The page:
Since the brightness measurement and the film exposure take place successively, the entire light available in the photographic beam path can be deflected to the sensor during the brightness measurement, and to the film during film exposure. Separation of a portion to the light and passing it to the sensor is thus not required. Since the dependence of the fluorescent light on time is determined before the film exposure, it is possible to judge before the film exposure takes place, by comparing the dependence of the fluorescent light on time with the required exposure time, whether taking a sufficiently exposed photograph is indeed at all possible. Incorrect exposures, in particular underexposures, are thereby preventable.
In an advantageous embodiment, the determination of the image brightness takes place by integration over time of the current through the sensor. Such an integrating measurement is distinguished by high measurement sensitivity, so that a photodiode is suitable as the sensor, even for very weak fluorescence images. In order moreover to ensure a sufficiently large dynamic range of the brightness measurement, it is furthermore advantageous to provide integration times which can be varied corresponding to the image brightness of the microscope image. Such an arrangement is comparable to a photomultiplier with respect to its dynamic range and its measurement sensitivity, but the arrangement is substantially more compact and more cost-effective than a photomultiplier. Moreover, a high voltage is not required.
Brightness measurement by integration of a photodiode current is in fact basically known for conventional photographic cameras, for example from U.S. Pat. No. 4,293,208. However, predetermined and variable integration times are not used there. The voltage arising at the integrator is fed with hysteresis to a comparator, and the output voltage of the comparator is fed back to the integrator in a manner such that an oscillator results whose frequency represents a measure of the intensity incident on the photodiode.
To prevent erroneous measurements, a time constant which characterizes the time dependence of the image brightness is calculated and is indicated on a display. It can then be immediately determined, by comparison of this time constant with the required exposure time, whether a microphotograph with a sufficient exposure is at all possible. Then if, for example, the time constant of the image brightness is considerably smaller than the exposure time, sufficient exposure of the film will not take place, even after an arbitrarily long exposure time. The display can be a component of a special operating panel which also serves for input. Alternatively, the display can be realized as a computer monitor, and the input can then take place via the input means of the computer, such as a keyboard, mouse, etc.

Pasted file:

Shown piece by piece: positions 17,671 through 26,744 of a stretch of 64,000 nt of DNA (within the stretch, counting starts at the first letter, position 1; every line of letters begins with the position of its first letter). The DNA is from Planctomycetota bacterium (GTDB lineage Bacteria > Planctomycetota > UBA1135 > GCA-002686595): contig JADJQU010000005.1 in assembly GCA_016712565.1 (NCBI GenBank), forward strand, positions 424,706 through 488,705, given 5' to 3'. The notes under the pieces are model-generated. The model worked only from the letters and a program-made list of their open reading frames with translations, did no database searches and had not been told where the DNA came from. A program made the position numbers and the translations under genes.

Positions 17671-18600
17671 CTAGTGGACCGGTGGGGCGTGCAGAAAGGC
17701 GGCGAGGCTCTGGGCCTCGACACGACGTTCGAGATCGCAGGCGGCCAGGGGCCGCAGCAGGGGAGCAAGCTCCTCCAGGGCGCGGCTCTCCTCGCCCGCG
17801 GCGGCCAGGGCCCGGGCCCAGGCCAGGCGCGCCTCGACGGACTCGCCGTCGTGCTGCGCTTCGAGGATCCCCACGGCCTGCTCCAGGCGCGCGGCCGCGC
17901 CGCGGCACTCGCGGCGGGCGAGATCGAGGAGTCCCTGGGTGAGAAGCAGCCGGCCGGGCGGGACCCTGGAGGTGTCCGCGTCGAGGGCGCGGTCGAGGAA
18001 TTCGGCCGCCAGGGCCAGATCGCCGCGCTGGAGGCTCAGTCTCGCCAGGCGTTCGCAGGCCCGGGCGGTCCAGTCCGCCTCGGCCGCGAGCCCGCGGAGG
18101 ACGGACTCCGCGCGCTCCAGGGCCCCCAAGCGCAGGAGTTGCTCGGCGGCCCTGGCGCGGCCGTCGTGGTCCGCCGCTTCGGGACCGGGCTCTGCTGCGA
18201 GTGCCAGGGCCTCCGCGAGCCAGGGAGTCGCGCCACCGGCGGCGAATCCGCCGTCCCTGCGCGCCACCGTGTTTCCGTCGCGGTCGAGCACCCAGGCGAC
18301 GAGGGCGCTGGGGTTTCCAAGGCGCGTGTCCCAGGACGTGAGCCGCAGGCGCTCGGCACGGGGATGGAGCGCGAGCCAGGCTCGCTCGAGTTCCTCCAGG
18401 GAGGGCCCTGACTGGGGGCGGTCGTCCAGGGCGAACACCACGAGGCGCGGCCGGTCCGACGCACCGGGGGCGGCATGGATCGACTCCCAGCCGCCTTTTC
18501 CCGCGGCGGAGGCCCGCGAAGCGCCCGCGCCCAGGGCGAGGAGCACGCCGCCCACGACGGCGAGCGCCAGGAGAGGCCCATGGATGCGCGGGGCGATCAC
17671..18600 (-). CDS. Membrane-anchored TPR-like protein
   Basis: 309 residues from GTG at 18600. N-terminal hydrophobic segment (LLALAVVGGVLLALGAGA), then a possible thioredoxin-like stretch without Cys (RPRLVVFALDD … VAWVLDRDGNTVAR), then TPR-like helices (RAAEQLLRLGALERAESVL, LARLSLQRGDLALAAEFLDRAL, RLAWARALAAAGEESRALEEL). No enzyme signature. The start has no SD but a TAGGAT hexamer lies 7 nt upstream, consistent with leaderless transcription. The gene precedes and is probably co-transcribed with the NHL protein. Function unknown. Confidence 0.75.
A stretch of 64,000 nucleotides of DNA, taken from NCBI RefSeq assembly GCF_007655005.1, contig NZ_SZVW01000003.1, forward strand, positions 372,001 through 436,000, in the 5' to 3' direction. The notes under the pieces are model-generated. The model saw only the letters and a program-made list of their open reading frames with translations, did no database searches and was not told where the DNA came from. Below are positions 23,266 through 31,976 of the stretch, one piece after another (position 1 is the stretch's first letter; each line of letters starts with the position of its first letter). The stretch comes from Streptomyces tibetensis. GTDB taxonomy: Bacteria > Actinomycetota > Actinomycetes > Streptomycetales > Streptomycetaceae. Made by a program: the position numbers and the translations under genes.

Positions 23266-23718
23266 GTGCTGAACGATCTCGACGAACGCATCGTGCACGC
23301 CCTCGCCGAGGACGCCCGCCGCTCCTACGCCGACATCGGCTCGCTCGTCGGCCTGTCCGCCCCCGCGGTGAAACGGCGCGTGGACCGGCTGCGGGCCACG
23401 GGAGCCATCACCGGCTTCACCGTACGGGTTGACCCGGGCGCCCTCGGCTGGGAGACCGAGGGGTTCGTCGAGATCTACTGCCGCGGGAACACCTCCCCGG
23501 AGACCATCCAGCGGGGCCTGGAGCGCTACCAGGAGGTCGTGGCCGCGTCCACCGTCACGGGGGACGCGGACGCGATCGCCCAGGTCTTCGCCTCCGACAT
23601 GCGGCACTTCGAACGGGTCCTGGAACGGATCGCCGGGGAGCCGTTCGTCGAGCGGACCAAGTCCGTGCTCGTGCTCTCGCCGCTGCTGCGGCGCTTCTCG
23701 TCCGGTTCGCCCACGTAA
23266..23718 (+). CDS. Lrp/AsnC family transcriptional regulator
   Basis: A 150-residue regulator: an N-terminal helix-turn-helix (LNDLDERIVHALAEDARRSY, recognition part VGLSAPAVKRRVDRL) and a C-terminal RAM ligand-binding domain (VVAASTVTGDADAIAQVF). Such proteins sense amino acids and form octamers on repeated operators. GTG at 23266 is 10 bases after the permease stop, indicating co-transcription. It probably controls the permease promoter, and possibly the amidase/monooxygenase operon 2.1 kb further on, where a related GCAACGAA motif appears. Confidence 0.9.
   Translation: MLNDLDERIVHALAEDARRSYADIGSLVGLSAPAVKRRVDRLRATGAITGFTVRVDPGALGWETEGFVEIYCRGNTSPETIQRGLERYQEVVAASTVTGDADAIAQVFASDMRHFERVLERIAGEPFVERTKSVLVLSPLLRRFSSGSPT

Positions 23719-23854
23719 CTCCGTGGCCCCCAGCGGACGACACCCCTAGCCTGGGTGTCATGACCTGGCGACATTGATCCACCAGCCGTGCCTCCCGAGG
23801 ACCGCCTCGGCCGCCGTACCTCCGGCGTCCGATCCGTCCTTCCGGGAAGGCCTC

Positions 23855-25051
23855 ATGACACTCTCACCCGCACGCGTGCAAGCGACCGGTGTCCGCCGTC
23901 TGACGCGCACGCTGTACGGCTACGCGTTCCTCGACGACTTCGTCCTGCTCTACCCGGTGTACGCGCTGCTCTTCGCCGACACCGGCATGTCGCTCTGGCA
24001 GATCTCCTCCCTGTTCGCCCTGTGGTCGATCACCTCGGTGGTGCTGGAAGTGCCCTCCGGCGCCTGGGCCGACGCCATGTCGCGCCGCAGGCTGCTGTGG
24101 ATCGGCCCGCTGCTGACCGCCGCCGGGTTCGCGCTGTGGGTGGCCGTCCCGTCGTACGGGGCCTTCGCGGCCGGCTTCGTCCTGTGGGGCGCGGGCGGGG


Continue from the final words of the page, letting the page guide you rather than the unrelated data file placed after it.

To determine the time constant, the image brightness can be determined by means of the sensor at two time intervals which are spaced apart in time, and the time constant can be calculated in an evaluation device from the difference of the sensor signals in the two time intervals.
The invention is described in greater detail below, with reference to the embodiments illustrated in the accompanying drawings, in which:
FIG. 1: is a sketch illustrating the principles of the beam path in a photomicroscope;
FIG. 2: is a block circuit diagram for brightness measurement in the photomicroscope of FIG. 1;
FIG. 3: is a flow diagram to explain the process steps which occur in the brightness measurement; and
FIG. 4: is a diagram of a fluorescence intensity I which decays over time with a time constant τ.
The photomicroscope in FIG. 1 has a conventional construction in terms of the construction of the opto-mechanical components. It essentially consists of a microscope, which is indicated here by the objective (2) shown as a single lens, the tube lens (3), and a prism (4) which serves to deflect the beam into the ocular, which is not shown. The prism (4) can then be arranged, in a well known manner which is not shown, in a prism slide with several switching positions, so that in one switching position the whole observation beam path can be allowed to pass into the phototube which begins above the prism (4). The required illuminating device is likewise not shown; during fluorescence observation, it is reflected into the microscope beam by means of a dichroic beam splitter between the objective (2) and the tube lens (3).
A switchable mirror (8), which can be moved in and out of the beam path, is arranged in the beam path, behind the prism (4) in the beam direction. When the switchable mirror (8) is moved into the beam path, the whole light of the photo beam path is deflected in the direction towards the sensor (9) for brightness measurement and is focused on it by means of a lens (9a) arranged in the beam path. The lens (9a) and the light-sensitive surface of the sensor (9) are set relative to each other such that only the central portion which makes up about 3% of the surface of the image field of the object (1) falls on the light-sensitive surface of the sensor (9). This so-called spot measurement is particularly advantageous for the microphotography of fluorescence images since, for brightness measurement, only that region of the sample (1) is made use of for brightness measurement which is of particular interest and is brought by the observer into the middle of the image field.